Mar 03, 2015 (LBO) – Sri Lanka’s One-off and recurring taxes imposed in the interim budget by the new rulers on the Island’s telecom sector would raise regulatory risks and lead to lower profitability and higher financial leverage, says Fitch Ratings in a statement.
The rating agency has revised its outlook on the sector to negative from stable.
“If enacted, we believe the proposals may hasten consolidation as two loss-making smaller operators could exit the industry, leaving three remaining,” Fitch said in a statement.
Sri Lanka’s telco market is one of the most overcrowded markets in the world, with five mobile operators serving a population of 21 million, the statement said.
“If the proposals are implemented, Sri Lankan telcos will pay one of the highest taxes as a percentage of revenue among Asia-Pacific telcos,” Fitch said.
The rating agency said that SLT and Dialog will pay about 28 percent and 36 percent (2014: 12% and 17%) of their respective 2015 revenue in taxes, fees and levies.
“This is much higher than the case for India’s Bharti Airtel and Indonesia’s PT Telekomunikasi Indonesia (BBB-/Stable), which paid about 20% and 17% of their 2014 revenue in similar taxes and levies to their respective governments.”
Sri Lanka’s telecom industry was imposed a one-off “super gains” tax of 25 percent on profit, and a tax of 250 million rupees on each mobile operator.
Also the government proposed to shift the burden of a recurring telecom levy of 25 percent and 10 percent on prepaid voice and data revenue, respectively, on to telcos from consumers. Operators can no longer pass these taxes on to consumers, as changes in retail prices require approval from the telecoms regulator.
A one-off tax of 1 billion rupees (USD7.5m) is also proposed on companies offering satellite direct-to-home (DTH) TV with more than 50,000 subscribers.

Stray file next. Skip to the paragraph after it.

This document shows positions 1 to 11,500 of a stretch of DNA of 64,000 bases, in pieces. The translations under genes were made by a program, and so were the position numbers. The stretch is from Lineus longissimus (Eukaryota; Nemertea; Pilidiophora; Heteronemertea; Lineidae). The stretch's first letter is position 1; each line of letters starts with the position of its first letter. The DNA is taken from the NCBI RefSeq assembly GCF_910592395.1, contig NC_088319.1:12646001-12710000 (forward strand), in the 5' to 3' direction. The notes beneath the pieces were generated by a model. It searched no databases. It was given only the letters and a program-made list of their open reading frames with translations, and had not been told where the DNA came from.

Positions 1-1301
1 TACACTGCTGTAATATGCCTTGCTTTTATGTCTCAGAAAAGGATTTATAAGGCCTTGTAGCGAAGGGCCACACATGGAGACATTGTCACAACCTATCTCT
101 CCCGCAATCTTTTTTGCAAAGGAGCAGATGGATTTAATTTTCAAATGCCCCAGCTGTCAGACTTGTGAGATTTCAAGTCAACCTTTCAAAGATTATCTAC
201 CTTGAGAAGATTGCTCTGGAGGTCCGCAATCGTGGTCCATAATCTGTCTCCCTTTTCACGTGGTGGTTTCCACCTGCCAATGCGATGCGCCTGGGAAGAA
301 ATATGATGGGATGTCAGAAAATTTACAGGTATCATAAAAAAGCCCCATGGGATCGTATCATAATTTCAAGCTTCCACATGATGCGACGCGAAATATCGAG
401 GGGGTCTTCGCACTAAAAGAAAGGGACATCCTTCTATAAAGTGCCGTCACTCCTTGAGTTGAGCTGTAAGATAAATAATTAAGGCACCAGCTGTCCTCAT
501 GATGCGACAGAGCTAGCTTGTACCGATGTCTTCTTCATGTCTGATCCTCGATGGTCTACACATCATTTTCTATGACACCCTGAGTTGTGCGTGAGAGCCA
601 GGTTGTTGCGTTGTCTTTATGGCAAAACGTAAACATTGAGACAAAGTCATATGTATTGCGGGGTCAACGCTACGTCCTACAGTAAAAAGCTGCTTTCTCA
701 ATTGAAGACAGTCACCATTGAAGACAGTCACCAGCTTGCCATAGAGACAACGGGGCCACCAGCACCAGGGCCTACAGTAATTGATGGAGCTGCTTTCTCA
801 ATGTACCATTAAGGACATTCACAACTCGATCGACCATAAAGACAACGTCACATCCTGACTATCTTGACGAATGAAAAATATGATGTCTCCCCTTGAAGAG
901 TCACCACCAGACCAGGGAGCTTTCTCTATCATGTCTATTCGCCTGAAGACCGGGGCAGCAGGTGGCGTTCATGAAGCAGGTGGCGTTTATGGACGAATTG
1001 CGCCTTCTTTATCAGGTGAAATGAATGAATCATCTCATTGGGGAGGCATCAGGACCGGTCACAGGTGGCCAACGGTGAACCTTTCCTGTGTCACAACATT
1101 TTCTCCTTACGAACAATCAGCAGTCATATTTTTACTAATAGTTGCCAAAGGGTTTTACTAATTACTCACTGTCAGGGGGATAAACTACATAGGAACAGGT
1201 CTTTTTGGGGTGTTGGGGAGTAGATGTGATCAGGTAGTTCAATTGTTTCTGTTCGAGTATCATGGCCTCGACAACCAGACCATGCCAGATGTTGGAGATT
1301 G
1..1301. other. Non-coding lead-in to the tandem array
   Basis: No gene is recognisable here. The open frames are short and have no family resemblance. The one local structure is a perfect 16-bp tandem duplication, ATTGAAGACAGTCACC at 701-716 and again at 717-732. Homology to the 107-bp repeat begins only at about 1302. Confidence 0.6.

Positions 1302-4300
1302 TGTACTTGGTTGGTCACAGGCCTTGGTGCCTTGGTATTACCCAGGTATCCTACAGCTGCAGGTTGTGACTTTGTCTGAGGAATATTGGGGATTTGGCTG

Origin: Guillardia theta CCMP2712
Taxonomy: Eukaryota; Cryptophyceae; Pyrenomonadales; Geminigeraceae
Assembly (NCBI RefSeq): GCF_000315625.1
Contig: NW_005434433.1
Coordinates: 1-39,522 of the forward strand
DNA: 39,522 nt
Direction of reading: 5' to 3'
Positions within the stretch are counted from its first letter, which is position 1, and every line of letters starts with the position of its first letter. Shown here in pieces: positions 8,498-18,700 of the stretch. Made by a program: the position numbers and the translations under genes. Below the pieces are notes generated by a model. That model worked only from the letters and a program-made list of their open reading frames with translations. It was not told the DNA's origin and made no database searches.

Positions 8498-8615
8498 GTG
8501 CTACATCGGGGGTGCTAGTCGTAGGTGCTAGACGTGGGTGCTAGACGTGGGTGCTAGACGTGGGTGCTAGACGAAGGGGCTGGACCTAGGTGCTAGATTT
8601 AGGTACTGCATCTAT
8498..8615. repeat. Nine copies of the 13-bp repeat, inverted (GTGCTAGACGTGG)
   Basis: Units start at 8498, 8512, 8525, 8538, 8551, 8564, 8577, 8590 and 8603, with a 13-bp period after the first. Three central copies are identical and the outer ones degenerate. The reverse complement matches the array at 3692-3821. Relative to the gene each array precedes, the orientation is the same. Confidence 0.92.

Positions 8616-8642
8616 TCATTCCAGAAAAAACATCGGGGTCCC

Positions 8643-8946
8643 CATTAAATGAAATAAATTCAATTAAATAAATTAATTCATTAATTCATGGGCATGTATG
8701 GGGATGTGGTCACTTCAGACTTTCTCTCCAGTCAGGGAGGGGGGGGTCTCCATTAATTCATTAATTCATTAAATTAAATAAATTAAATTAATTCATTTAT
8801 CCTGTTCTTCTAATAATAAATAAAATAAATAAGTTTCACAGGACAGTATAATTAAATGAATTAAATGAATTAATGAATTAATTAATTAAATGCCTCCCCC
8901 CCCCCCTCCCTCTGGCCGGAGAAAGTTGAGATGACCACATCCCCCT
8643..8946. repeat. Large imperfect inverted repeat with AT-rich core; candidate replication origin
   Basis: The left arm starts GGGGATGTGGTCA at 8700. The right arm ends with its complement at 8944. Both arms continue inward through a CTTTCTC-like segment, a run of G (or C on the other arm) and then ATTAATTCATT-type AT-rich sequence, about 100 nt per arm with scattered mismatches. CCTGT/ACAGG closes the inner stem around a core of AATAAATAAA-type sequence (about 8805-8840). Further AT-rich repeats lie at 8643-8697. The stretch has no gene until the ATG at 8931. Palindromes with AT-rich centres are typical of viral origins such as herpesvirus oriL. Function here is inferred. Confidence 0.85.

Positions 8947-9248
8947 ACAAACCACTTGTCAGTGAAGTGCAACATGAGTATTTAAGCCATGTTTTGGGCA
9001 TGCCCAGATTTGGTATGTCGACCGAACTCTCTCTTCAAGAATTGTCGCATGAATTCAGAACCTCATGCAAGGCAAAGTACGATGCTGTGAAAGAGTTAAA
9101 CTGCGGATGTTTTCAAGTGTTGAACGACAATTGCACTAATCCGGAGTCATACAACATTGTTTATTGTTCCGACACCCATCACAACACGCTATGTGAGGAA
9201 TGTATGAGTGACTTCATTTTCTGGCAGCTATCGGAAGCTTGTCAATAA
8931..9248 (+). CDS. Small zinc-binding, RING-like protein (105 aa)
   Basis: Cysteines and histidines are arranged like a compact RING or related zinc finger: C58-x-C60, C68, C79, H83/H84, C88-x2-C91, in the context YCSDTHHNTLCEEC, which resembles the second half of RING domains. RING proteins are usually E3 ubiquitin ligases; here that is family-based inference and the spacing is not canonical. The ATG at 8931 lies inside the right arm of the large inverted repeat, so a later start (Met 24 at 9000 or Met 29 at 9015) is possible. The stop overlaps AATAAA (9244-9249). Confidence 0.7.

These proposals, if enacted, will be effective from 1 April 2015.
Sri Lanka telecom sector consist by three larger mobile operators – Dialog, Mobitel, a subsidiary of state-run Sri Lanka Telecom, and Etisalat, a subsidiary of Emirates Telecommunications Corporation of the UAE) and two later-entrants, Hutchison Telecommunications Lanka, a subsidiary of Hutchison Whampoa of Hong Kong, and Bharti Airtel Lanka, a subsidiary of India’s Bharti Airtel.
Fitch says Dialog will be more affected compare to other operators if the proposal enacted.
“Should the proposals go ahead, 2015 FFO-adjusted net leverage for Sri Lanka Telecom (SLT, BB-/Stable) and Dialog Axiata (Dialog, AAA(lka)/Stable) is likely to deteriorate to 1.8x and 2.5x, respectively (2014: 1.2x and 1.3x), while the operating EBITDAR margin may narrow by 400bp and 800bp, respectively,” Fitch said.
“Of the two, Dialog will be more affected by the taxes as 38 percent of its 2014 revenue was from prepaid services, compared with 21 percent for SLT,”
“Dialog will also pay LKR1bn, as the sole DTH operator with over 50,000 subscribers.”
Fitch said even though the tax burden of the telecom levy shifted to operators from consumers which will ultimately incentivize the voice and data usage of the consumers, it is insufficient to offset the impact of the absorption of the telecom levy.
“We think that this increase will be only gradual – and insufficient to offset the impact of the absorption of the telecom levy.” Fitch said.
Smaller, loss-making telcos including Hutchison Lanka and Bharti Airtel’s (BBB-/Stable) fully owned subsidiary, Airtel Lanka, may consider exiting the industry as most of their revenue is pre-paid, Fitch said.
“We believe that market leaders Dialog and SLT could acquire the smaller operators to reduce price-based competition and consolidate spectrum assets,” the rating agency said.